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World Authority Underlines Potential of AI Data Mining for Law

Kevin Ashley is an internationally recognized specialist on computer modeling of legal reasoning. The Professor of Law at the University of Pittsburgh has published dozens of articles on this emerging discipline. At the Legal Data Mining Conference co-organized by HEC, he delivered a keynote speech on the new tools for law practice in the digital age.

Legal Data Mining Conference - Kevin Ashley - HEC Paris, March 2019


Q: You have published dozens of articles and books in the field of legal reasoning and computer modeling, including the 2017 book, Artificial Intelligence and Legal Analytics: New Tools for Law Practice in the Digital Age. Yet, you opened your keynote speech by warning that there are a growing number of “hysterical” claims in the US alleging that lawyers will soon be a thing of the past as AI becomes more prominent in the legal field. Just how seriously should these claims be taken?


KA: Various publications for legal communities and their legal editions thrive on eye-opening headlines claiming lawyers are a thing of the past, over and over again. However, there is starting to be a reaction to this hysteria and cooler heads will ultimately prevail. It’s a strong force in the sense of publicity but not in terms of real pressure. However, it has caused law faculties to think a lot harder about whether we’re preparing law students for the way law will be practiced in the future. Various schools are experimenting with new courses which will enable students to understand the technology being pressed upon them by companies. And that’s an important skill to acquire.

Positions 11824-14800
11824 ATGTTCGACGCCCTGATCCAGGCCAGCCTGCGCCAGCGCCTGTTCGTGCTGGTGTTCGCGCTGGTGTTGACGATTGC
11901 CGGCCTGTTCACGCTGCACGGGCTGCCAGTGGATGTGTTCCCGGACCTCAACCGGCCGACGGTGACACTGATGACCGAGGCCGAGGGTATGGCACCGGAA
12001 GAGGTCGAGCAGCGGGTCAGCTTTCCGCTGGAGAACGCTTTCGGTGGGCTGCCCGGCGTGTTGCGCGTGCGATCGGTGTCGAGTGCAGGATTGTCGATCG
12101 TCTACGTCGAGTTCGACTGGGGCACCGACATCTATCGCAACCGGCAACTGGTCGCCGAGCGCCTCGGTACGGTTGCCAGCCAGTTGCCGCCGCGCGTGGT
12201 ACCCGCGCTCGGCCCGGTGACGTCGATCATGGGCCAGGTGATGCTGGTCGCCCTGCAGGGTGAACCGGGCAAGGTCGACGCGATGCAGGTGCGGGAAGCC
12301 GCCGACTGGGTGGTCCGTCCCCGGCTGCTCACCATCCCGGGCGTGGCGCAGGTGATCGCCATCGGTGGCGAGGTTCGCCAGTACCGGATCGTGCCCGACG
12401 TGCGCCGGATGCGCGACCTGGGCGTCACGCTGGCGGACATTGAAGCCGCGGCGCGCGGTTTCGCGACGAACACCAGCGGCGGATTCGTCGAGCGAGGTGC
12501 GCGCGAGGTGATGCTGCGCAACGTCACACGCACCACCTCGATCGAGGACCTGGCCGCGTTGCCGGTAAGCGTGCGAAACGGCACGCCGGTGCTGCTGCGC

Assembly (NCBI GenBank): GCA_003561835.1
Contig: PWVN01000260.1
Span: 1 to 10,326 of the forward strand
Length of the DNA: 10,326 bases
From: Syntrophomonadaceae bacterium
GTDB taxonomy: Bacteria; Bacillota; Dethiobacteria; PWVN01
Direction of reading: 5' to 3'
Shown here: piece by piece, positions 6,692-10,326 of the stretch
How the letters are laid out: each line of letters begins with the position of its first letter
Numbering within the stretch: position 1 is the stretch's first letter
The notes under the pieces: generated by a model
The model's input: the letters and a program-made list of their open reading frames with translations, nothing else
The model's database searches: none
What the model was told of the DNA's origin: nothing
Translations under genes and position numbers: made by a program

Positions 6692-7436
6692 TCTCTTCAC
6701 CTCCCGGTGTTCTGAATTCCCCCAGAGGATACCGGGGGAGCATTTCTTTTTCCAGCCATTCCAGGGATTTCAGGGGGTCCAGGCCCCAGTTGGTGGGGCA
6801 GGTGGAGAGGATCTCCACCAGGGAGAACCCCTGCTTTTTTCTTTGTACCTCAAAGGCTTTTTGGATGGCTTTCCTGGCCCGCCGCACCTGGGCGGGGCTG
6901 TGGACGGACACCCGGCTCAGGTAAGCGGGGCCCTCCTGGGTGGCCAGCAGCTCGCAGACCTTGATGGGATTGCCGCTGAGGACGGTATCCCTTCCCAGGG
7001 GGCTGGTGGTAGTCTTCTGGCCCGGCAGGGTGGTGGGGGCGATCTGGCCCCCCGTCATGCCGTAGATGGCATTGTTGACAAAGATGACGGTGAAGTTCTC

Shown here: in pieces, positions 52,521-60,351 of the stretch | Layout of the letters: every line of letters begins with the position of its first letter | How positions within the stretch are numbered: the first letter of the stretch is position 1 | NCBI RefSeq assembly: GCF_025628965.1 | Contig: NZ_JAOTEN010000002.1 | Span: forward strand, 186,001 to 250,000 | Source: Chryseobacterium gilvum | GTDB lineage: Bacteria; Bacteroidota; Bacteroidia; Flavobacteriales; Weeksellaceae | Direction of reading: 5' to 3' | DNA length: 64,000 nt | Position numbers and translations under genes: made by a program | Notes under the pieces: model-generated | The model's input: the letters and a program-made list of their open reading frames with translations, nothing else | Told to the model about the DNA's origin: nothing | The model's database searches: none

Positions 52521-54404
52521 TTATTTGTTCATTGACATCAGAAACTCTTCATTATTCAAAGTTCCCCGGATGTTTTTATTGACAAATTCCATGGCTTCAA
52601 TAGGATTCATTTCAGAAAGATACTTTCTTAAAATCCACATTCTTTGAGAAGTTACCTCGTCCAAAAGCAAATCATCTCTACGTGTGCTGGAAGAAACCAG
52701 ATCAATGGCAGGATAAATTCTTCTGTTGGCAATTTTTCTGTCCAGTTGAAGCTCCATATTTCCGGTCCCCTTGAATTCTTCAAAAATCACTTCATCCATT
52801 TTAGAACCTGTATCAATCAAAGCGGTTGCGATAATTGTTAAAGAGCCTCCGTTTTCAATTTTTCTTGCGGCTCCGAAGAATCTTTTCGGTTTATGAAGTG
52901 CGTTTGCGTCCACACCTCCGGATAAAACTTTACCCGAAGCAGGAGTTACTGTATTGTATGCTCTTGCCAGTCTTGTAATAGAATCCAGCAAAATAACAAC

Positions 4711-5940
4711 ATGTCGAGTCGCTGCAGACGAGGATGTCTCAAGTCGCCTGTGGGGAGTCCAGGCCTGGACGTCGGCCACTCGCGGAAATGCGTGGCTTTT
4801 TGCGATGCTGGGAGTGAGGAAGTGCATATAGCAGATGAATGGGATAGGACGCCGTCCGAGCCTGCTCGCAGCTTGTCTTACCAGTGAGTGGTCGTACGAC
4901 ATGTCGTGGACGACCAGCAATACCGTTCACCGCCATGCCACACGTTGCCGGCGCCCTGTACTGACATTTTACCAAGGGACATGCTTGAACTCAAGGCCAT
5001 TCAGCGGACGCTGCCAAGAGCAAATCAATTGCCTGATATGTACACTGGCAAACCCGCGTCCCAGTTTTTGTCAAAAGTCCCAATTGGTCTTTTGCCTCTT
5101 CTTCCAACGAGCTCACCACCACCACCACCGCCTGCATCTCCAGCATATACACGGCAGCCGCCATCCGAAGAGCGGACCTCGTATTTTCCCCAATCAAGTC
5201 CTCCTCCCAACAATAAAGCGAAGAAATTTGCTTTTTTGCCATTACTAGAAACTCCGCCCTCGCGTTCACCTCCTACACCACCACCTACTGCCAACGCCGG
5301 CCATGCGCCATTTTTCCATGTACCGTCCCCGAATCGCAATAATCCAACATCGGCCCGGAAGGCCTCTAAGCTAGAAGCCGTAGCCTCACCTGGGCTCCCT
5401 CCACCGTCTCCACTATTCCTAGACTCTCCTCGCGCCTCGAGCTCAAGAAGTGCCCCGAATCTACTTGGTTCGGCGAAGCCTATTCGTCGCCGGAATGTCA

European Contradictions

Q: As a widely-traveled academic for these past 30 years, how do you compare the teaching of legal data mining on both sides of the Atlantic?


KA: Interestingly, most of my students at the University of Pittsburgh are Europeans. Naturally, some of them want to return to Europe after their PhDs and have the hardest time finding a post there. Universities in Europe seem extremely narrow and divided. I don’t fully understand the distinctions made between private and public law and this hampers a university supporting this kind of inter-disciplinary research.  You can’t have talented students moving from post-doc to post-doc to post-doc like it seems to be happening here. That’s the first thing I’d change.


In the Pittsburgh, despite having a typically conservative law faculty, they know about AI because so much AI research is being done in schools like the University of Pittsburgh and Carnegie Mellon. They are open-minded and the university has ways to support interdisciplinary connections. In the last year I’ve seen more and more job opportunities relating to legal data science at major law schools in the US so there is finally a place to imagine our graduates finding faculty positions.

 


Q: Are there any other differences?


KA: In some ways you would think Europe is a more fertile area for legal data mining because the EU is constructed in such a way that principles come down from high and then have to be implemented in various national regimes. There’s also the language and culture differences to consider. There’s a structure and an ordering of things which researchers can take advantage of in building computational models that are more general in application. To some extent, the EU and Europe supports them through the Erasmus Mundus programs. As a result, there’s a lot to build on here.

Green Light for Bottom-up Approach

Q: You could argue that the roots of legal data mining go back to the landmark paper on Artificial Intelligence and legal reasoning, published by Buchanan and Headrick in 1970. How much of a foothold has it established in the intervening 49 years?